The 15th sarga is valuable for its deviation from Valmiki.  The kernel of Uthara kanda, the Lava-Kusa episode, has been woven in a different texture by Kalidasa.
The original story is that Satrugna, on his mission to overcome Lavanasura stays at Valmiki’s hermitage en route.  Sita gives birth to Lava and Kusa the same night.  Since Satrugna completed his mission, 12 years have passed.  He rests at Valmiki’s hermitage on his return journey to Ayodhya.  He hears the matchless recitation of Rama’s story by the twins.  He is immensely happy.  Reaching Ayodhya he tells Rama of his victory over Lavanasura, but not of his experiences at Valmiki’s hermitage.  The author does not seem to hint that this was deliberate.
Kalidasa, on the other hand,   does not speak of Satrugna’s return to Valmiki’s hermitage after destroying Lavanasura.  Satrugna returns straight to Ayodhya, and he deliberately keeps his experiences at the hermitage a secret at the command of the sage.  This is in conformity with the main trend of the story.  Perhaps Kalidasa felt the moment inopportune for posting Rama with the information.
Had Sri Rama known of the birth of the twins, he might have asked Sita to return with the children to Ayodhya.  If that had happened, Valmiki would have had no opportunity of training the children in the recitation and the two purposes of the sage that Sita should be asked about important incidents in her life and that the twins should recite the great epic would have been defeated by the violation of the time factor.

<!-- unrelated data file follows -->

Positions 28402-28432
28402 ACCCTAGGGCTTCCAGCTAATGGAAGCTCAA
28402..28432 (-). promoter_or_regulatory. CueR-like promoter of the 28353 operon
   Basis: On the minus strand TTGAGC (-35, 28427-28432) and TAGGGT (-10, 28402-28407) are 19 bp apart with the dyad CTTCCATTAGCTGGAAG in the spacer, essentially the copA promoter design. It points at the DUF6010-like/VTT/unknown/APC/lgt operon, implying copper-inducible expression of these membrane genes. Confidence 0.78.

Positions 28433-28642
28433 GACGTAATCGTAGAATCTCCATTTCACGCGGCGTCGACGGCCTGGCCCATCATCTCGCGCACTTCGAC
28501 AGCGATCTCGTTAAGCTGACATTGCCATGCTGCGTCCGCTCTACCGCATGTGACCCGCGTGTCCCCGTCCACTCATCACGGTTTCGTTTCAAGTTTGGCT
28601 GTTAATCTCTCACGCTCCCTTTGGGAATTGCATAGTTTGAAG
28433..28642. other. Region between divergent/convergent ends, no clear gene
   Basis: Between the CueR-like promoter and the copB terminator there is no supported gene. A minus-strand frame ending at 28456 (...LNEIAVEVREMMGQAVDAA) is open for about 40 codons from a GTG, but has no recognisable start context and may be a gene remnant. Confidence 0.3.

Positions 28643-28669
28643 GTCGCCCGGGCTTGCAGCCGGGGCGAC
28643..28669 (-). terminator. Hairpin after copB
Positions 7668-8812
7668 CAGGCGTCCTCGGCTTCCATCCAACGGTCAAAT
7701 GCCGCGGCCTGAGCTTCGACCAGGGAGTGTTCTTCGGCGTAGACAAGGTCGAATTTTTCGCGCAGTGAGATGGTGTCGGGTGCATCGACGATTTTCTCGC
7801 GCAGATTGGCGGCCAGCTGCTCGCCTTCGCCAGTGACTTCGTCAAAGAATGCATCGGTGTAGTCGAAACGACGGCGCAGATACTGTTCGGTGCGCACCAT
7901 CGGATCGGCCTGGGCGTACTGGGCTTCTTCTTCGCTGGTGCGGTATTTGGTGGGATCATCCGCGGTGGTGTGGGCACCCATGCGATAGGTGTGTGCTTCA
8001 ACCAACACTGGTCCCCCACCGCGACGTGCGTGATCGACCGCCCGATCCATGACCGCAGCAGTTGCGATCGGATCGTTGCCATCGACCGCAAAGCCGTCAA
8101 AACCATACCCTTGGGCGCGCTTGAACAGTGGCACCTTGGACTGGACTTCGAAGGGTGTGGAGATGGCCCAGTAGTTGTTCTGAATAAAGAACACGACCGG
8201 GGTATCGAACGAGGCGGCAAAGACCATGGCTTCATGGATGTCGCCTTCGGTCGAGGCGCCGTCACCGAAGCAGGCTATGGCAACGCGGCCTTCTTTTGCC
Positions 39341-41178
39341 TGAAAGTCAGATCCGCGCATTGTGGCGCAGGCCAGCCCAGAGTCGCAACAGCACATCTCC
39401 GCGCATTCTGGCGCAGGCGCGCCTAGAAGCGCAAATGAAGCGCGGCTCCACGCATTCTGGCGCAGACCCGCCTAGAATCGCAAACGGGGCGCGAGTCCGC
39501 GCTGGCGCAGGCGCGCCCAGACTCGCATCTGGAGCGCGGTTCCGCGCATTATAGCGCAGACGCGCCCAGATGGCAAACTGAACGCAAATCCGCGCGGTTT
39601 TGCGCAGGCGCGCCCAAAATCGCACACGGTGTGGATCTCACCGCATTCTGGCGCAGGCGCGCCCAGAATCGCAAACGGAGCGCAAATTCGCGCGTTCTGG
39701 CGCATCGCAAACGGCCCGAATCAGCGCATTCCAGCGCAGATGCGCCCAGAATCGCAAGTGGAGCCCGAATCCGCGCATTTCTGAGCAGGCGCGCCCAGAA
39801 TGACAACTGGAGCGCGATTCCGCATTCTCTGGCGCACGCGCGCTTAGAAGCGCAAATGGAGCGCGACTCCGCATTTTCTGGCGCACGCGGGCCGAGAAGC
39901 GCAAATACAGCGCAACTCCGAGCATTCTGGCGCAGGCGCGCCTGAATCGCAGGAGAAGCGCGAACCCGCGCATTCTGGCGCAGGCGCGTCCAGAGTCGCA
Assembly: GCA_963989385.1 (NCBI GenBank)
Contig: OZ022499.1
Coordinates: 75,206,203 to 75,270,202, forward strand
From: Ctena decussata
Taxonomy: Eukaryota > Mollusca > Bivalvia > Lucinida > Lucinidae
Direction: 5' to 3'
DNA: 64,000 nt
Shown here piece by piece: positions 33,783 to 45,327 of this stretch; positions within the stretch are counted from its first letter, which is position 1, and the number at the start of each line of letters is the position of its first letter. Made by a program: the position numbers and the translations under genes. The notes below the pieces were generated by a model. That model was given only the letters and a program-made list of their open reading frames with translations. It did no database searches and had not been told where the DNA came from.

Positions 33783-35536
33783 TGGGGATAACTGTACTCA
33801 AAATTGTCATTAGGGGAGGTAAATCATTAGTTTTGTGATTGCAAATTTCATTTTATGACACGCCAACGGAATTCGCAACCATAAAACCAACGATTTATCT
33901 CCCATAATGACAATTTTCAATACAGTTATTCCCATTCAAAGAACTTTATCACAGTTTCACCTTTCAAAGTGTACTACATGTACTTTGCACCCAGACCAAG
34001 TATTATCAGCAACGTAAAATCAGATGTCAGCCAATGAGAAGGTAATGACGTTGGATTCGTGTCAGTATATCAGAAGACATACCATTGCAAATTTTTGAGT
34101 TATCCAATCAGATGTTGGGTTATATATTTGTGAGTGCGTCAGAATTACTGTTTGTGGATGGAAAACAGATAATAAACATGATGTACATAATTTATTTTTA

Valmiki appears to have been waiting for an opportune moment to present the children.  The screening of information from Rama is, therefore, in perfect accordance with the original text.  It reveals Kalidasa’s deep insight into the mind of Valmiki.
The sage takes the children to the court of Rama who performs the Asvamedha.  Summoned by the emperor, the children recite all the exploits from “Narada Valmiki Samvadha” down to the departure of Rama and his followers to vaikunta, including their own life story in 24,000 beautiful slokas.  The recitation reminds Rama of his consort.  Under the influence of the melodious recitation, he recognises the identity of the children, and sends for his consort.This is the story in the original.  But Kalidasa’s version is slightly different.  Moved by the recitation, Rama makes enquiry of Valmiki and the latter informs him that they are his own children.
The Kalidasa innovation of the disclosure of the identity by the sage is significant.  It lends support to the view of a certain section of scholars that the “Uthara Kanda” is not Valmiki’s for the Lava Kusa episode is a means to an end, the end being the voluntary realisation of identity by
Sita, after making the vow, enters the bosom of mother earth.  Rama, filled with remorse is in no mood to listen to the twins when Brahma induces him to listen to the completion of the story. Valmiki says that the recitation was undertaken in two instances, one as a preface towards the end of the first four sargas and the other later, at the performance of the Aswamedha  after deserting Sita in the “Uthara kanda”. 
It raises a reasonable doubt as to which of the versions has been handed down to posterity, whether all the verses are genuine and whether they are exact numerically.  These questions could be confidently answered only after careful research by competent scholars.
Article by : S. N. Sriramadesikan
Source: Bhavan's Journal 30 June 2008